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The Great Enabler

So far, I've refrained from posting about the Great Slashthrough (or whatever it was called). The calls for fandom[*] to up sticks and move to an LJ-a-like are, quite frankly, daft[**]. The big issue to arise from this is the nature of the interpretation of LJ's terms of service. As a company incorporated in California, LJ's legal context is understandably parochial, but the breastfeeding usericon debacle showed one thing to be clear. Despite the provisions in the Californian civil code with respect to public breastfeeding (Cal. Civil Code § 43.3 (1997)[***]), LJ/6A have so far demonstrated that they take a more conservative line than that which is required by the letter of the law. With this in mind, their attitude to drawings of possibly underage fictional characters doing rude but consensual things to each other was entirely predictable.

Less predictable is their attitude towards pro-anorexia and pro-bulimia communities, or ana/mia if you'd prefer to pretend that they're lifestyle choices and not life-threatening psychological conditions. I became aware of these a couple of years ago, but never really gave much thought as to whether they represented a contravention of LJ's terms of service. Given the following clause, it's fairly clear to me that they do:

XVI 13. Promote or provide instructional information about illegal activities, promote physical harm or injury against any governmental entity, group or individual, or promote any act of cruelty to animals. This may include, but is not limited to, providing instructions on how to assemble bombs, grenades, and other weapons or incendiary devices;

I'm then more that a little disappointed that LJ/6A have chosen to ignore communities that exist to enable self-harming behaviour, as this quote suggests:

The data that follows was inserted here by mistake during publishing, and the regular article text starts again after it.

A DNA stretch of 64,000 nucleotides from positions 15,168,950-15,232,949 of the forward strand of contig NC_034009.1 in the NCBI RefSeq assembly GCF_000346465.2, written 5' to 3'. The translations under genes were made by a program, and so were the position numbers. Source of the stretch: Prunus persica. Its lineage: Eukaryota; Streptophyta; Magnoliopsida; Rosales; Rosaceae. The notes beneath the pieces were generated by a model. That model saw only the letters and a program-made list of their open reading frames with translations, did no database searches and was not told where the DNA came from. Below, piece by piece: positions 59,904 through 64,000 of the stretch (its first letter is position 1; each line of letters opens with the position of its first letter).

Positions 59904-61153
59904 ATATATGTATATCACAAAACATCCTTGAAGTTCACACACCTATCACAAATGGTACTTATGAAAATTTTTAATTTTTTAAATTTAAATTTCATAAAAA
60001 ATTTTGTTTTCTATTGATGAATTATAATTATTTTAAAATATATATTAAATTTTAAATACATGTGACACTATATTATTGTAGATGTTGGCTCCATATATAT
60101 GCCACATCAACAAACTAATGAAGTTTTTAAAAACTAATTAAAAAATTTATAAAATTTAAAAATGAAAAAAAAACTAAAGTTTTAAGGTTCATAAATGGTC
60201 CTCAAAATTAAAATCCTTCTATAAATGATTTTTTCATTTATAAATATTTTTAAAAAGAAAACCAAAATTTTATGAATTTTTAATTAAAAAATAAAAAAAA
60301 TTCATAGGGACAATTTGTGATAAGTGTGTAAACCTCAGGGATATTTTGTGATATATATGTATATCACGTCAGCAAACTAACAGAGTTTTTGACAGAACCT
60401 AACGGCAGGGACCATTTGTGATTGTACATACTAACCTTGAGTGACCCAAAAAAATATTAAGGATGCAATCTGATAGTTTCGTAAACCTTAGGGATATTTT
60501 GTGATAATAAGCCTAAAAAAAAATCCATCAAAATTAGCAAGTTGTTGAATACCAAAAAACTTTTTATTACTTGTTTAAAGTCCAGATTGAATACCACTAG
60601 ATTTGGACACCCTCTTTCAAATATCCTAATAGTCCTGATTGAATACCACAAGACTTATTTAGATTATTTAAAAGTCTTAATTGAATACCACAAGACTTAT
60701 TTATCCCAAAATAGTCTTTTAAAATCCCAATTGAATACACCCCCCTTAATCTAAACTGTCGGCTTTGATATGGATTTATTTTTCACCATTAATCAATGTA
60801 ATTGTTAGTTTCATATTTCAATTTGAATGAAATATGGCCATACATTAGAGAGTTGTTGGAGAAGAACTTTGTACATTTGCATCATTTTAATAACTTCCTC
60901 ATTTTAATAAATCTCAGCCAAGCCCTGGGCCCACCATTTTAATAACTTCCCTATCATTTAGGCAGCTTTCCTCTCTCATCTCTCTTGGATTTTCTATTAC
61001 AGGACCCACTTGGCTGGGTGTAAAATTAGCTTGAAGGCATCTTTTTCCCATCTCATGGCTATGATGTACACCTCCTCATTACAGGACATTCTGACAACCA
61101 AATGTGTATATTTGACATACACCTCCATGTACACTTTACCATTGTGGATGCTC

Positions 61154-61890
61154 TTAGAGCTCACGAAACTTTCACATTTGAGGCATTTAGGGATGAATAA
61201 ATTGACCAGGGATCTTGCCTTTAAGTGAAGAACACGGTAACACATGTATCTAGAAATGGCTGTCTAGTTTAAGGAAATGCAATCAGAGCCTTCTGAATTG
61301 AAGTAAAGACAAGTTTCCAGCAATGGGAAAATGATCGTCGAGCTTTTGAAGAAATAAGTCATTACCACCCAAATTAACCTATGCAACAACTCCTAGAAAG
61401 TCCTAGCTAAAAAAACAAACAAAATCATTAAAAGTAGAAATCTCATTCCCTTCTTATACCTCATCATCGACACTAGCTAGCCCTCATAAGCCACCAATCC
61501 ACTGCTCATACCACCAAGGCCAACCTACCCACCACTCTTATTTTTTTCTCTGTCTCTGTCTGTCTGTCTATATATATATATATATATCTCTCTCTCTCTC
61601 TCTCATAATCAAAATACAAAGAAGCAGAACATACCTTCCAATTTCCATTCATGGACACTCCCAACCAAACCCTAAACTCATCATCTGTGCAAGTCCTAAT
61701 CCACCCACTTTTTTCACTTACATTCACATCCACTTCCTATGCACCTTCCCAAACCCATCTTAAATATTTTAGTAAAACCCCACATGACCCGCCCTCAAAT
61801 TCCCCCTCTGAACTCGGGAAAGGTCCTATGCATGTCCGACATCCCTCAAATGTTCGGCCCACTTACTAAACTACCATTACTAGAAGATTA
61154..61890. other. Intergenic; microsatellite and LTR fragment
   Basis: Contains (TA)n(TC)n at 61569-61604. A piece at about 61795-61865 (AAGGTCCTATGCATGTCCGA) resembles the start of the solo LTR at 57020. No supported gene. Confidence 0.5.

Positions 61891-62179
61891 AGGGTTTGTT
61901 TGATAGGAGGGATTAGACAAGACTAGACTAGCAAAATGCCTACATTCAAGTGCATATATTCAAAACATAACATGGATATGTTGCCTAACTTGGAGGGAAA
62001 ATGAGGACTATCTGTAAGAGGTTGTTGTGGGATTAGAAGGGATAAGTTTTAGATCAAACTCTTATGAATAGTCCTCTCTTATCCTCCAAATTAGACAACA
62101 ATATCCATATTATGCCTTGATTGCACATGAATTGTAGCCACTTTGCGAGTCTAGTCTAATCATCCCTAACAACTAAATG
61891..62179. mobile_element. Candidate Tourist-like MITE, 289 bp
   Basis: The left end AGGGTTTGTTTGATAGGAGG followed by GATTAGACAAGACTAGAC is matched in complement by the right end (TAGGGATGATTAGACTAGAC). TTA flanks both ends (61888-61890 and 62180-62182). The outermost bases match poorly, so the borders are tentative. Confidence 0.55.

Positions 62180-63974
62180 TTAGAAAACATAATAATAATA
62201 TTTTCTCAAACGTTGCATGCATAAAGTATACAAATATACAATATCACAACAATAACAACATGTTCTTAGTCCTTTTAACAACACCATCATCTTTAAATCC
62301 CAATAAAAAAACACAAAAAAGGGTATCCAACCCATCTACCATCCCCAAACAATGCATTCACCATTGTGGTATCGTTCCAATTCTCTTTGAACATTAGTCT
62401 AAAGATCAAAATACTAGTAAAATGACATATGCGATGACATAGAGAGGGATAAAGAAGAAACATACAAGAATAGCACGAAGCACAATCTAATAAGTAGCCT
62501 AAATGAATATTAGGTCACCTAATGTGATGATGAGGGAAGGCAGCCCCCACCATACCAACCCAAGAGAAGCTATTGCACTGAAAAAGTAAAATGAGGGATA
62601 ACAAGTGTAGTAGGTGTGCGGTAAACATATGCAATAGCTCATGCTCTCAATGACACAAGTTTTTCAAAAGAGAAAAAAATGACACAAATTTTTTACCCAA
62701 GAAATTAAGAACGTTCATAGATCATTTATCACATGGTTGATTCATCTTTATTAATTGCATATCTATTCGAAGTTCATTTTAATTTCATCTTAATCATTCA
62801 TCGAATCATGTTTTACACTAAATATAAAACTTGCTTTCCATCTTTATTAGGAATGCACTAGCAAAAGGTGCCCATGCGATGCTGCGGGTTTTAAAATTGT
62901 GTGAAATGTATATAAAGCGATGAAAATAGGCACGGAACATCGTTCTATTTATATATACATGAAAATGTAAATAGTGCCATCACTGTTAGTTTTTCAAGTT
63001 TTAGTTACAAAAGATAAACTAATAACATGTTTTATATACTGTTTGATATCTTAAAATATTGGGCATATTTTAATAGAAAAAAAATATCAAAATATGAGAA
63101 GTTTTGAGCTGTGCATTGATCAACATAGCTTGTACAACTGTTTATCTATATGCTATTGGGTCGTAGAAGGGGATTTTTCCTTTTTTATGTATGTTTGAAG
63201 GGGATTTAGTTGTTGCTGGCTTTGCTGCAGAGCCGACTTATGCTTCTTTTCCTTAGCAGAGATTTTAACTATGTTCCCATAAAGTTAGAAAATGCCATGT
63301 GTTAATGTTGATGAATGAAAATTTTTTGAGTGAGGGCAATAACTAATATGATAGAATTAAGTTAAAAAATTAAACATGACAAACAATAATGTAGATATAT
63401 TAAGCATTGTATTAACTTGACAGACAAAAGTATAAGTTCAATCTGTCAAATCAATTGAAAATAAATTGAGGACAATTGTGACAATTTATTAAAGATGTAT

we allow pro-anorexia communities to remain because they are, in most cases, serving as support groups for the members. Silencing them won't make their problems go away; we'd rather allow them to heal together as a community.

Let me restate that: LJ/6A is happy for communities that promote self-harm to remain because they're support groups? If that isn't enabling destructive behaviour, I'm not sure what is. Lest this be mistaken for a member of LJ staff voicing their personal opinion, we were later reassured (by the same person) that this was official policy. Either LJ/6A's policy is straight from cloud cuckoo land, or they need to rein in their staff before they commit another policy blunder.

(and a tip of the hat to hanacandi for spotting this)

[*] At this point I should point out that this is primarily the Harry Potter fandom I'm talking about. Quite why they describe themselves all-encompassingly as 'fandom' when they have little overlap with mainstream SF fandom is quite beyond me. But I digress.

[**] I'd also ask where the HP fandom was during the spat over breastfeeding images in default usericons.

[***] 43.3. Notwithstanding any other provision of law, a mother may breastfeed her child in any location, public or private, except the private home or residence of another, where the mother and the child are otherwise authorized to be present.

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It isn't just the HP fandom. Stick's might not be up and moved but a fair chunk of my fannish flist (none of whom are HP fandom) have created journals on alternate systems, are backing up their journals over there and setting up to cross-post to both LJ and where ever else. I'm been seeing some backing up and doubling of communities as well. That is definately more of a shift than I expected to see, but from the comments I have read people who use their journals to post fic or art are unsettled enough that they don't want to risk everything being deleted even if there work doesn't fall into the current contentious zone.

I'd argue that some individuals in the HP fandom were involved in the breastfeeding issue but they were involved as individuals rather than as members of the community because it was a general issue rather than a community issue. In political terms it was a free vote rather than a party issue.

Okay, I was only seeing the HP fandom part of it; media or slash fandom would perhaps have been more accurate. However media fandom + slash fandom != 'fandom'. There's a lot of other stuff out there which can quite reasonably be called fandom (in the broad-church-SF-fandom sense), to whom this fuss is largely irrelevant.

However, the deleted material that spawned this fuss came from HP fandom, and the issue of child pornography (see Dr Nick's excellent summary of this issue below) is one that would seem to bedevil the authors/artists of adult-rated HP fanstuff.

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